THE CHARITY VIRUS
The Philippines’ geographical location places it along the path of typhoons that develop in the Pacific on the second half of the year. An average of 20 typhoons pass through the country in this period causing floods, landslides and damage to crops and properties. While a recent series of typhoons caused heavy damage in areas around Tagaytay, the city was largely spared. One of our family beneficiaries, even if they did not have much to give, looked into their cabinets to see if they could donate some clothes to those who have lost everything in the floods. They started a clothes donation drive which involved seven (7) other families.
THE #TEAMPAGASA VIRUS
Because of restrictions in the movement of people in Singapore, our dear friend Ms. Hoi was not able to carry out #TeamPagasa, her annual donation drive of toys and school supplies for our social center. Even then, our beneficiaries will still receive something from them: Ms. Hoi and husband Mr. Kel are sending us about a thousand LineCense shirts while their kids Gwyneth and Gareth joined in as well, sending their pre-loved toys. A friend of Ms. Hoi offered to pay for the shipment cost of the items.
The #TeamPagasa initiative grew because of another project started by Ms. Hoi, a donation drive of reusable facemasks. While these masks cost a little bit more than the single-use ones, they are more cost-effective in the long run and do not end up as easily in the landfill. Upon hearing about this initiative, friends of Ms. Hoi in Thailand who own the LineCense brand offered their facemasks at a discount. Another friend donated some more facemasks which were sourced from Tulip Child Handmade, another social project.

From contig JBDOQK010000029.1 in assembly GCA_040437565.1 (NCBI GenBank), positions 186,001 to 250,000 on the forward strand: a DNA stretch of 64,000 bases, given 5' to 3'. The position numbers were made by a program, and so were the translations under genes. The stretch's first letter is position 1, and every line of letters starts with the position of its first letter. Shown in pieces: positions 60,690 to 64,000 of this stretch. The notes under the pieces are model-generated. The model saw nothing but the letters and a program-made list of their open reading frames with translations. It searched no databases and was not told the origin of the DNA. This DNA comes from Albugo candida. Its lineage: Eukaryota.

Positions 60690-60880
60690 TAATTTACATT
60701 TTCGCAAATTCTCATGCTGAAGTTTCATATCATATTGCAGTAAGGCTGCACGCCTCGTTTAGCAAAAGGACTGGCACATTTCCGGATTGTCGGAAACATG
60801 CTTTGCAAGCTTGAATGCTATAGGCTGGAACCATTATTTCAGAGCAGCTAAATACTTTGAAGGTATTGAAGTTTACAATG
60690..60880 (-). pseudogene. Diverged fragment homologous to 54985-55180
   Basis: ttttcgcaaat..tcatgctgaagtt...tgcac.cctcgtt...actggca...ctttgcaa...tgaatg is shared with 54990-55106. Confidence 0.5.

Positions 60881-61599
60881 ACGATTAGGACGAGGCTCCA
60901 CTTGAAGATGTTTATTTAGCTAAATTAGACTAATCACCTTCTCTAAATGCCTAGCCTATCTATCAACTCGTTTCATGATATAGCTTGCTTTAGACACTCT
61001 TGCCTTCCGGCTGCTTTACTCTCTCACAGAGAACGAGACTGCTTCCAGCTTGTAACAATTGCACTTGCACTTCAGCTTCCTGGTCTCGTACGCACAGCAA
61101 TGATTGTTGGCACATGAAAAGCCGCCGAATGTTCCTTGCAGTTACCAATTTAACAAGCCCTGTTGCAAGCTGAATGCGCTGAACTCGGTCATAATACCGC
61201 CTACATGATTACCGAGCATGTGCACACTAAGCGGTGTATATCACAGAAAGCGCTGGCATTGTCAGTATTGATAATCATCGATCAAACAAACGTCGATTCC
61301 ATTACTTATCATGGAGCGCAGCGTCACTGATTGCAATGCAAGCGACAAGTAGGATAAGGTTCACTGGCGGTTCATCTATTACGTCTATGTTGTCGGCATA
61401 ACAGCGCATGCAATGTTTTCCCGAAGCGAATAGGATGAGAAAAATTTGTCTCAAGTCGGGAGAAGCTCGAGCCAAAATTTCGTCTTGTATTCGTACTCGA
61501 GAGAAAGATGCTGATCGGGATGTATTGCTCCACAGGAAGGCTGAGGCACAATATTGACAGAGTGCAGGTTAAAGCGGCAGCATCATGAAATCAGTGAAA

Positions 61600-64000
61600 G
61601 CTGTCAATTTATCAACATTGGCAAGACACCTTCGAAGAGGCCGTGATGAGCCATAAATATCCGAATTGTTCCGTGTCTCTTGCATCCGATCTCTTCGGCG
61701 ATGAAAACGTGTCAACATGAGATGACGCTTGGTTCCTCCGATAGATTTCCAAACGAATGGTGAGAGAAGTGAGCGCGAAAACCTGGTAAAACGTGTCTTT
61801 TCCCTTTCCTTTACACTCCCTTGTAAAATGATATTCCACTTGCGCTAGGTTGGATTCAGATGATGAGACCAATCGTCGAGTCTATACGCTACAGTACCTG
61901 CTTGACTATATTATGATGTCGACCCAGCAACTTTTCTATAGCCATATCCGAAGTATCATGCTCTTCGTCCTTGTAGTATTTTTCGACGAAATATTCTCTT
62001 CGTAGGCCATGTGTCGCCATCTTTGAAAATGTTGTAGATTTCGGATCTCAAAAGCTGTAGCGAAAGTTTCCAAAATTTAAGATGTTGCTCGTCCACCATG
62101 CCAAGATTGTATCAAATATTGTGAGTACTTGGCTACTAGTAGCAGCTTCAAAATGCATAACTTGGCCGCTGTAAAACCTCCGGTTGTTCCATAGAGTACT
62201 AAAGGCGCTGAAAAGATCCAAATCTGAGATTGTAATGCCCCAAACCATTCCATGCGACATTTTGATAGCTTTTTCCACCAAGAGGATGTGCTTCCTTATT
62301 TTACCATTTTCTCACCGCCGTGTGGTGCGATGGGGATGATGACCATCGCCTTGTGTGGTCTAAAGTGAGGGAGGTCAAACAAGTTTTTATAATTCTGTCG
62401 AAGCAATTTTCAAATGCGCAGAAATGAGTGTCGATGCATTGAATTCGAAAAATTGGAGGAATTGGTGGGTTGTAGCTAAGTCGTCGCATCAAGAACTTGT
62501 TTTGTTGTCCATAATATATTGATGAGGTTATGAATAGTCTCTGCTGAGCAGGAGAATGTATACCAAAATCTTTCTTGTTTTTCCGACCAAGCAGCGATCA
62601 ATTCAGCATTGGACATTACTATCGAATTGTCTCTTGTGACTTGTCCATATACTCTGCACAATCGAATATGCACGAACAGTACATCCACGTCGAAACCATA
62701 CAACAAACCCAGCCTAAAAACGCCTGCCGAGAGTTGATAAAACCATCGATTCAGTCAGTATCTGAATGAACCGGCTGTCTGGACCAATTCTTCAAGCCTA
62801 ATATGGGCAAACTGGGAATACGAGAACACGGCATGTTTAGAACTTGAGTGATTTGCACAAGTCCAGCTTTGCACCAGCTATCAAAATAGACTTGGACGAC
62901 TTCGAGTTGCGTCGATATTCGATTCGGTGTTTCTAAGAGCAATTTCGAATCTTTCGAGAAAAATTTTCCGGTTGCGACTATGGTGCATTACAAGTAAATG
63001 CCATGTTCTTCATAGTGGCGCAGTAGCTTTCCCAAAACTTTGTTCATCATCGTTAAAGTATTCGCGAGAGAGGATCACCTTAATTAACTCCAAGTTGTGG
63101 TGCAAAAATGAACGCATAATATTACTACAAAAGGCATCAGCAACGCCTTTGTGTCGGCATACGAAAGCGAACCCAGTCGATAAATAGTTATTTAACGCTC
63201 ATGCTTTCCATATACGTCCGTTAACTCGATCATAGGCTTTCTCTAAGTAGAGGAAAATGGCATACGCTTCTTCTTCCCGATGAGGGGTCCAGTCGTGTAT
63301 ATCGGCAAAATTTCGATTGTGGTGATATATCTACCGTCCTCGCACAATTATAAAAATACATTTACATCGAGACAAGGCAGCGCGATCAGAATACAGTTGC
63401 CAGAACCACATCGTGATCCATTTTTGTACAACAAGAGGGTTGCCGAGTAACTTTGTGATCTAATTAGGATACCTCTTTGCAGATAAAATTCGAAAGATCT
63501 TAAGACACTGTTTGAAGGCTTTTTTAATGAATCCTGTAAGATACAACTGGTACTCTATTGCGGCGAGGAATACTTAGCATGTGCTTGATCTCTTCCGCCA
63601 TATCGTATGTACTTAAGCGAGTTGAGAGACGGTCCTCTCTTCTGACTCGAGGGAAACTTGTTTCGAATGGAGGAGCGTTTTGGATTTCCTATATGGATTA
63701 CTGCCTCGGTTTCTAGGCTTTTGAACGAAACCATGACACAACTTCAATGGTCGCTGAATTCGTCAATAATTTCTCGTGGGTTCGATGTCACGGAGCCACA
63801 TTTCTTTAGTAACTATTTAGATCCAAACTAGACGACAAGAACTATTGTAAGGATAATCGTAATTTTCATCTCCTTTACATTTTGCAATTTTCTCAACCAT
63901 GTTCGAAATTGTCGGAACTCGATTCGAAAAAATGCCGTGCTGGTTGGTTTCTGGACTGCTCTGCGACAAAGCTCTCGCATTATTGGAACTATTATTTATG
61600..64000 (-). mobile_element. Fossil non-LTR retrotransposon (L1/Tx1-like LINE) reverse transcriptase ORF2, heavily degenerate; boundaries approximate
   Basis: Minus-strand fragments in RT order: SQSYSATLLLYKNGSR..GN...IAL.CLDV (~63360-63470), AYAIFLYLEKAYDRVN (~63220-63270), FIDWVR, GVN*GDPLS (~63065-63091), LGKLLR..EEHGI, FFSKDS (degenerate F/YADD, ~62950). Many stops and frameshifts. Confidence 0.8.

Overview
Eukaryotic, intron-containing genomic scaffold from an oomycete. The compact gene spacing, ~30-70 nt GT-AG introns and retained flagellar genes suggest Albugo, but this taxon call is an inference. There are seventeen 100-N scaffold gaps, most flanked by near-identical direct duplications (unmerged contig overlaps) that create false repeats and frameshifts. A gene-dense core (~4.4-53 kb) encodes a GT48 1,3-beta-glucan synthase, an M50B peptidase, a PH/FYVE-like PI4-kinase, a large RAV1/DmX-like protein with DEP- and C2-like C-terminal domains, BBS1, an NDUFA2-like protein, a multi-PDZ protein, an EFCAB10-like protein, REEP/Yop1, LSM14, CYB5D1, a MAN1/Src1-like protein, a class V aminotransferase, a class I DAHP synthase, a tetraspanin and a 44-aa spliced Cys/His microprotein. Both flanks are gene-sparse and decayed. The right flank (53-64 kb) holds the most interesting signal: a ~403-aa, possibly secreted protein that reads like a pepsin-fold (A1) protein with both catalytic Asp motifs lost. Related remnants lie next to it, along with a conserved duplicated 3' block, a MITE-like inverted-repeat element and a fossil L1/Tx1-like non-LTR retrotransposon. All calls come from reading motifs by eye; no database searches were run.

Our dental clinic finally resumed operation after a long 11 months hiatus. Thanks to the generosity of some donors, we were able to purchase new auxiliary equipment, whose use was made mandatory by the Philippine government during this pandemic period.
Home-based or distance learning arrangement means our students do not need to wear school uniforms and shoes. This year, we gave away flip flops instead of the usual pair of shoes. The typical rubber footwear of Filipino children is far more useful at home.
The distance learning arrangement also comes with a lot of challenges. Most Filipino families have several children studying at the same time but sharing only one gadget among them with which to access online classes. With limited resources, we were able to purchase and give a few laptops and wifi boxes to those who are most in need.
Dear friends, we invite you to check our newly updated website designed by Henry Angeles.
Browsing of pages in the website is made easier and more engaging with the use of colorful and animated photos. Please invite your friends to visit the site and be part of #teampagasa. Getting involved in charity work is a good way to start the New Year!
Your Pag-asa Family